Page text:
Is Earthlink looking to link up to a hosting company?

Contact: Ben Kolada

Earthlink on Monday said that it is acquiring regional competitive local exchange carrier (CLEC) One Communications for $85m in cash or stock, plus the assumption of $285m in debt. The deal is Earthlink’s second telecom play of the year, and from our view, it looks like the beginning of a strategy that’s already playing out at Windstream Communications.

The One Communications announcement came just three weeks after Earthlink closed the purchase of southeastern US CLEC ITC Deltacom. Both One Communications and ITC Deltacom are fairly large, as regional CLECs go. ITC Deltacom generated $451m in revenue in the four quarters before its sale, and we understand that One Communications came in at $575m in trailing sales. However, both companies’ sales were declining, and we suspect that the deals were primarily done to build out Earthlink’s facilities-based presence and lay the ground for an eventual hosting play.

If that’s correct, then the ISP will be setting itself on a similar track to the one laid by Windstream Communications. The Little Rock, Arkansas-based company picked up six telecom service providers before announcing last month that it was buying hosting provider Hosted Solutions. At least three other telcos have scooped up hosting companies just in the past two months. The reason for the shopping spree is pretty simple if we consider the relative growth rates of the two sectors: While the core telecom market continues to decline, hosters are putting up fairly solid growth – and that should continue. In their 2010 ‘Multi-Tenant Datacenter North American Market Overview’, our colleagues at Tier1 Research project that the sector’s total North American revenue will hit $11.1bn in 2013, up from an estimated $6.8bn this year.

Select recent telecom-hosting transactions

Date announced Acquirer Target Deal value
December 15, 2010 Telephone and Data Systems TEAM Technologies $47m
November 22, 2010 Sidera Networks Cross Connect Solutions Not disclosed
November 4, 2010 Windstream Communications Hosted Solutions [ABRY Partners] $310m
November 3, 2010 Cbeyond MaximumASP (assets) $31m
May 12, 2010 Cincinnati Bell CyrusOne [ABRY Partners] $525m
March 22, 2010 TDS Telecommunications VISI $18m
January 25, 2010 Cavalier Telephone NET Telcos (assets) Not disclosed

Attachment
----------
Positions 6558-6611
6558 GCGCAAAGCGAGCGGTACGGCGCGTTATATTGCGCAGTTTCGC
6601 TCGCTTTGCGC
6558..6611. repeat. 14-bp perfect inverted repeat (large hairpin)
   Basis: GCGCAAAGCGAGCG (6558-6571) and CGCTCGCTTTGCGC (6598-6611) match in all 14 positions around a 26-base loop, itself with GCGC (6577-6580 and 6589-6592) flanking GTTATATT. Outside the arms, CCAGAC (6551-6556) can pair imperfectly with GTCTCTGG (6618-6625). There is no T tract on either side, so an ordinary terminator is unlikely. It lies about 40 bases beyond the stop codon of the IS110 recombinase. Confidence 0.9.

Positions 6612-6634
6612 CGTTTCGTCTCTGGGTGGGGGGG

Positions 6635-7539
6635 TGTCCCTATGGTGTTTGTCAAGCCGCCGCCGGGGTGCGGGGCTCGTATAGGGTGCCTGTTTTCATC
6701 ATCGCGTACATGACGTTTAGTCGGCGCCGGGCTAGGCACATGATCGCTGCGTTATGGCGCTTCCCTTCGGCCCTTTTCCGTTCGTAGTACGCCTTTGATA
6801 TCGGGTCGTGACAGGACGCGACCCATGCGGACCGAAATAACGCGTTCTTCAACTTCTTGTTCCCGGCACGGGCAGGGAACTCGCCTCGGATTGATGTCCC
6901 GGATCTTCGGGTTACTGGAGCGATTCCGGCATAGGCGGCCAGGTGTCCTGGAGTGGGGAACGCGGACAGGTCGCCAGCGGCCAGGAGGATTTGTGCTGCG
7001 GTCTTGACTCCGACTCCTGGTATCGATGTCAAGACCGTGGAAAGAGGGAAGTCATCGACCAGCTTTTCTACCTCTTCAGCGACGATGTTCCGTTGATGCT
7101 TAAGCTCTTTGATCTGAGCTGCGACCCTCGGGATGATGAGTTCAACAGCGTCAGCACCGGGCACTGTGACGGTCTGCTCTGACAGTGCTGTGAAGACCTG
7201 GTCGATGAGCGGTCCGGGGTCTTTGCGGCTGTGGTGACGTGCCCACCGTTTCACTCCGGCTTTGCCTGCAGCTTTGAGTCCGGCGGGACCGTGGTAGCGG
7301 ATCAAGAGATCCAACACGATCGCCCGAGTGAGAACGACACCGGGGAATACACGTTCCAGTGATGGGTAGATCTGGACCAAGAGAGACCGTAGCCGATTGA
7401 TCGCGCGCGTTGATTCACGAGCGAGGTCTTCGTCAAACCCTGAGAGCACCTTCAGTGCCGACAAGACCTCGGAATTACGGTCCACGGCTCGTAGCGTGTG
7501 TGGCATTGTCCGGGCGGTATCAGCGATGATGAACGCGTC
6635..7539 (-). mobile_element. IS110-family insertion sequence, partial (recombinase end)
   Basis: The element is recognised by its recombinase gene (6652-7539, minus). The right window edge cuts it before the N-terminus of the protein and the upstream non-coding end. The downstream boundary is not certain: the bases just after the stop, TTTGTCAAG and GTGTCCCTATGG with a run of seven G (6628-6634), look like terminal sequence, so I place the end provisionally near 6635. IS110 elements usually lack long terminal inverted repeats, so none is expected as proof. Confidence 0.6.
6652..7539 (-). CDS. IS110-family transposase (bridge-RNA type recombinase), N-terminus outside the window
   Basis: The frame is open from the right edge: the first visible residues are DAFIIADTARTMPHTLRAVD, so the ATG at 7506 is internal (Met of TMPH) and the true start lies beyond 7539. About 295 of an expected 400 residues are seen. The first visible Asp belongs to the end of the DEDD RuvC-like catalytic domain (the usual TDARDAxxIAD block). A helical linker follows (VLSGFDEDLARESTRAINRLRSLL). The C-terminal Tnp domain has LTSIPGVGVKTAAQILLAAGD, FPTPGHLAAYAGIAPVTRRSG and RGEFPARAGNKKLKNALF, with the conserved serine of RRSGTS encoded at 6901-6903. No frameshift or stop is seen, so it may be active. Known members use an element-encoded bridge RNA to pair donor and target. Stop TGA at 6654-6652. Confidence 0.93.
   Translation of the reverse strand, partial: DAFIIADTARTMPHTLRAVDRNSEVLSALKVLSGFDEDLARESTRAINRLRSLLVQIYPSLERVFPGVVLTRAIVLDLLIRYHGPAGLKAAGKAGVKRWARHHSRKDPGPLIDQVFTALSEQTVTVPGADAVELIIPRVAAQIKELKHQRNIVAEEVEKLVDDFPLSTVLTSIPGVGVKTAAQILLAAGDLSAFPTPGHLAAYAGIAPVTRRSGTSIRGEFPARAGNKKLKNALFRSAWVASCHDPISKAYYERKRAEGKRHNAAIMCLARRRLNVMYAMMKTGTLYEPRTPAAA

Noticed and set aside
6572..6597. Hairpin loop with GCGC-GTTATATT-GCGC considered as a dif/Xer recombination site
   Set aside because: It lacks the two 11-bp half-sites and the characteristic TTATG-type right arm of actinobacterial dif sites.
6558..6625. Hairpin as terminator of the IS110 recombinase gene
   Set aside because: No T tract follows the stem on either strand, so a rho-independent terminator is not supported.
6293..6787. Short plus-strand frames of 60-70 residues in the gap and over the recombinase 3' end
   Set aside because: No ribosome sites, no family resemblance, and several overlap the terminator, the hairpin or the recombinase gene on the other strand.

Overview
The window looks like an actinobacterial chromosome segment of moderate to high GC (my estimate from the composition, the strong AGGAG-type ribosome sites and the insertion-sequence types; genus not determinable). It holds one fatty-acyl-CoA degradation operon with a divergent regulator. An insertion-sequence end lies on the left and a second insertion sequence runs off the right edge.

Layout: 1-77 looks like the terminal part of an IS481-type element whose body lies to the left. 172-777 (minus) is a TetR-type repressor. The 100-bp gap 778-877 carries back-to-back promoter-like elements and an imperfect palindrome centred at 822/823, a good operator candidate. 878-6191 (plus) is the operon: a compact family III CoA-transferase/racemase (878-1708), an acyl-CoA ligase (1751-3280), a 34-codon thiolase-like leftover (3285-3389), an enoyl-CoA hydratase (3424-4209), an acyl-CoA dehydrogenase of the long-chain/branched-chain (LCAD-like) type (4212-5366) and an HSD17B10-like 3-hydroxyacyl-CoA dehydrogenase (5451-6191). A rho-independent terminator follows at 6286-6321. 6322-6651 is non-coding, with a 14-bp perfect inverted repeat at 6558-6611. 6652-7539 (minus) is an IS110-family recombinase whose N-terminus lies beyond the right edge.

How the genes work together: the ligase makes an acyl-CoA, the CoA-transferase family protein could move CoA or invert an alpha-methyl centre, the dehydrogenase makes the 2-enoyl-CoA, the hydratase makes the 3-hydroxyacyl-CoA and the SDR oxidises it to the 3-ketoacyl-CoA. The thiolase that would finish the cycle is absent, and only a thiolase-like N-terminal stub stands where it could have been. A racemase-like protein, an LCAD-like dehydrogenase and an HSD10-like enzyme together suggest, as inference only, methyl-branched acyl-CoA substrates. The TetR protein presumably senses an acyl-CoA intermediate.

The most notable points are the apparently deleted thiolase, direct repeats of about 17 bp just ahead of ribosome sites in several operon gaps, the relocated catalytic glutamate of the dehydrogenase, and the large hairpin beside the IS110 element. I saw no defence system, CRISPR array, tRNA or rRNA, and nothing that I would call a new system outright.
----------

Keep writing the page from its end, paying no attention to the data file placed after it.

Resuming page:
Source: The 451 M&A KnowledgeBase

For CLECs, valuations flatline

Contact: Ben Kolada

As the retail wireline communications industry loses steam, valuations for competitive local exchange carriers (CLECs) have flatlined. Regardless of whether or not the firms were growing their bottom line, CLECs are being sold at just north of one times trailing revenue. We don’t see much that would change this metric.

EarthLink’s recent purchase of ITC DeltaCom is the third instance in the past year in which a regional CLEC was acquired by a larger provider. The deal was announced shortly after PAETEC picked up Cavalier Telephone and just under a year after Windstream Communications bought NuVox Communications. Of these three providers, we believe only NuVox was growing its revenue, while Cavalier was experiencing losses and ITC DeltaCom was lying stagnant.

Yet all three firms were valued nearly the same. EarthLink’s offer for ITC DeltaCom values the Huntsville, Alabama-based company at just 1.1x trailing sales, including debt, while both Cavalier and NuVox went for 1.2x. (As a side note, we would add that both Cavalier and NuVox were owned by M/C Venture Partners.)

We wouldn’t be surprised to see other similarly sized CLECs – such as Cbeyond, TelePacific Communications or Integra Telecom – fetch roughly the same valuation in any sale. For example, take Cbeyond, which is similar in size to ITC DeltaCom. The firm is currently priced at 0.9x trailing sales, nearly mirroring the 0.8x valuation ITC DeltaCom had in the day before EarthLink announced that it was buying the company.